By Bret Piatt
Sep 19, 2017
This past Saturday, September 16, episode 51 of Cyber Talk Radio hit the air on 1200 WOAI and iHeartRadio streaming. I was joined by James Brehm
For a lot of us, when we hear the term “Internet of Things” (IoT) we think about the connected camera in our house, but as we will explore with James Brehm, IoT is more complex than that.
James did not start out in technology, but through a business transformation to digital. It was that experience that got him hooked on technology. He then went to Gateway, Rackspace and Frost and Sullivan before going out on his own.
In the show we talk about the difference between the Internet of Things and Industrial Control Systems and how ultimately they are converging. I give an example of how a rancher used small routers to monitor breaks in their fence and James contrasts that with the former wireline of railroads and cctv.
We then go deeper into the multitude of devices and systems that are part of IoT, like delivery trucks and medical devices like sleep apnea machines. Think about all of the different devices you use and what is and what could be connected. What does the growth rate look like? It’s big and going to be huge and spiraling out of control. Right now it’s about seven billion devices. In four or five years, it could be about 20 billion, but other firms estimate it in the trillions.
Intellectual property rights will become a major issue over the next few years. It will likely be cost prohibitive to scale as fast as some predict. As an example, our current healthcare system will limit the expansion of that connected system.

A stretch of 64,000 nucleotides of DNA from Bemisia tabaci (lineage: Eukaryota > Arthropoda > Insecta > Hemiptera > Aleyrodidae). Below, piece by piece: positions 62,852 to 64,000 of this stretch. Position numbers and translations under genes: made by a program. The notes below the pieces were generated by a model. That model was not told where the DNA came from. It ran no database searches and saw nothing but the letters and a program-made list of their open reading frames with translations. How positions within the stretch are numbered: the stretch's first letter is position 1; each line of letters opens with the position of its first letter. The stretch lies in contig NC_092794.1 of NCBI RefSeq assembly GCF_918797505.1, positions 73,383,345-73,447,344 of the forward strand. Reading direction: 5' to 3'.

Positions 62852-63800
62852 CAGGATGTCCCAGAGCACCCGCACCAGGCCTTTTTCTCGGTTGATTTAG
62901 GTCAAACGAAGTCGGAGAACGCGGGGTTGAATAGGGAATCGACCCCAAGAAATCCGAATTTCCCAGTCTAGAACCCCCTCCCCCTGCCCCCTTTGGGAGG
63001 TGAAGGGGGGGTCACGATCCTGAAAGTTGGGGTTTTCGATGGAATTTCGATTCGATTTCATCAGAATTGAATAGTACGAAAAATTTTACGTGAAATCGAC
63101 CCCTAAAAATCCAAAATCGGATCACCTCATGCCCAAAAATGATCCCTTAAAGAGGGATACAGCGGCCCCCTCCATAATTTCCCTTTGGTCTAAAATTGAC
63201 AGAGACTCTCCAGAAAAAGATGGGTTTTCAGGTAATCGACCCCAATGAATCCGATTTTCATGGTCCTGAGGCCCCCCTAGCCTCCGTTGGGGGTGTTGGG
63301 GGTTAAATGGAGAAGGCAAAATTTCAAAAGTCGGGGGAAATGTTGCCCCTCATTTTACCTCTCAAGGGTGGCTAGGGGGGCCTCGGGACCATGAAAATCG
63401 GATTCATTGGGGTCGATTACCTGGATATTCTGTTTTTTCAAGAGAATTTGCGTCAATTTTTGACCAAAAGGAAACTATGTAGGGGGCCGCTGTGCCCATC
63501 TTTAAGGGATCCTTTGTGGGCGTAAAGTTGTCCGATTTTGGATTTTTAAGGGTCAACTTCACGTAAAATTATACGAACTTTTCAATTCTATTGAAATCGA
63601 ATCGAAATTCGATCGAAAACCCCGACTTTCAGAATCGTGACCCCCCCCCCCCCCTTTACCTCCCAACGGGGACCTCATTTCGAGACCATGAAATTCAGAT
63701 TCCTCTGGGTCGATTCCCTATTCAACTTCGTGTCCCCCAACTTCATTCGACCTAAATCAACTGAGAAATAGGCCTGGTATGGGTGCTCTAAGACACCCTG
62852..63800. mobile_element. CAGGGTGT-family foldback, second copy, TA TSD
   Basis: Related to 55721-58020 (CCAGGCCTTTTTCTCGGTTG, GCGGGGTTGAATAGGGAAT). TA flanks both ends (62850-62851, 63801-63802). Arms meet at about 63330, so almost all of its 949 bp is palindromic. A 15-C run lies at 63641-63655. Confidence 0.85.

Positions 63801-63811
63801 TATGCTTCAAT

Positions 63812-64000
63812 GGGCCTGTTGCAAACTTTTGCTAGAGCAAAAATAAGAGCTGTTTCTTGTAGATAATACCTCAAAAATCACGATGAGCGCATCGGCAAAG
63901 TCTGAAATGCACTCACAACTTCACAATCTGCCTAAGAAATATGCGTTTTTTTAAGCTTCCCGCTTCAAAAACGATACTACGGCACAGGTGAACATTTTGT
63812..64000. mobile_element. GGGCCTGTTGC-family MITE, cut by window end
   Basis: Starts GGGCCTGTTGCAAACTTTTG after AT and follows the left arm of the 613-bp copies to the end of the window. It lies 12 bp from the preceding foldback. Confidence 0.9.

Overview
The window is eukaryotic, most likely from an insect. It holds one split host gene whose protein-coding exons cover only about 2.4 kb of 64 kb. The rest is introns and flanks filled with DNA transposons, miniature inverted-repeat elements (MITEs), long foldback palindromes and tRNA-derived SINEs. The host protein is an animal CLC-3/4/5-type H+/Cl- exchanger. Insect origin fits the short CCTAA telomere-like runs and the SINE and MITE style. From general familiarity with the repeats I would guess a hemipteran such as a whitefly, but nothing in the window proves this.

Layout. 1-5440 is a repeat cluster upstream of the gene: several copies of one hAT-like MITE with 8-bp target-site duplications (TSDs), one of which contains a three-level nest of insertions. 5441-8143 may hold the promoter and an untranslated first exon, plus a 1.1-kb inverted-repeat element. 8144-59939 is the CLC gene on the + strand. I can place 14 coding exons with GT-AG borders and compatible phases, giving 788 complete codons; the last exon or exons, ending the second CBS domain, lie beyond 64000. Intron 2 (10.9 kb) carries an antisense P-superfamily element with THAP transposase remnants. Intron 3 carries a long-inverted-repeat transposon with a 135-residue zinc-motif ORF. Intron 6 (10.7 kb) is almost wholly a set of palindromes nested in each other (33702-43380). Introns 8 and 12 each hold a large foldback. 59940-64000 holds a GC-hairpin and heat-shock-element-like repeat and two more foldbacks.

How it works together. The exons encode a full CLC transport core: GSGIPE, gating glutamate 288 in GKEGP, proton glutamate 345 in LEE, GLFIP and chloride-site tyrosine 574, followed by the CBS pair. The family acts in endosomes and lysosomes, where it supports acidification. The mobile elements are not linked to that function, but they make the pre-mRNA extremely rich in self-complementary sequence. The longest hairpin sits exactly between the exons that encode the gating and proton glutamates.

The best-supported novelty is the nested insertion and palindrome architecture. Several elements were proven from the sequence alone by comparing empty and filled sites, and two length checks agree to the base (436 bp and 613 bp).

Through all of these systems, security seems like the biggest challenge. Everyone wants to connect their devices to realize that value but no one wants to be responsible if their devices get hacked.
James and I then go into the fact that there is no license required to do business on the internet. We can all do what we want and there are little consequences to what is happening when companies get hacked and their data gets exposed. One of they way criminals are leveraging your data is through a gray market for data repackaging. That is to say, they are stealing the data, packaging it up and selling it to legitimate companies who use it for marketing and analytics.
When we got back from the break we talk about legislation in the Cyber Security Improvement Act and how senators (primary sponsor: Sen. Warner, Mark R. [D-VA]) are trying to mandate that companies that sell internet connected devices to the U.S. government will guarantee that they won’t be hacked. It’s not likely the legislation will go anywhere because industry cannot guarantee security unless the devices have limited features and connectivity.
It’s not like security is locking one thing up. It’s a collection of interrelated issues: You have to secure your network, your devices, your applications, you have to maintain persistence on your network, patch and maintain your operating systems, you have to scan for vulnerabilities. It’s complex and takes work everyday.
An interesting example is Red Box. At one point they had a problem where people would take the SIM card out of the back of the machine so they could use it for mobile access. They soon after fixed the problem, but it’s not something they thought about until it kept happening.
Just think about all of the global verticals that are taking advantage of IoT; healthcare, fleet management solutions, asset tracking, retail, smart city, smart grid and consumer electronics. And this isn’t even to mention the security risks around self-driving cars.
If you’re listening and are curious about what to study to contribute to this explosion of data and devices, two things for you: cyber security or analytics.
James and I end on a couple of notes about standards and interoperability and agreed that there’s another episode in our future.
To learn more about cybersecurity, listen to the full episode replay available here!
Episode 52, September 23: Cyber Training and Funding with Project Quest
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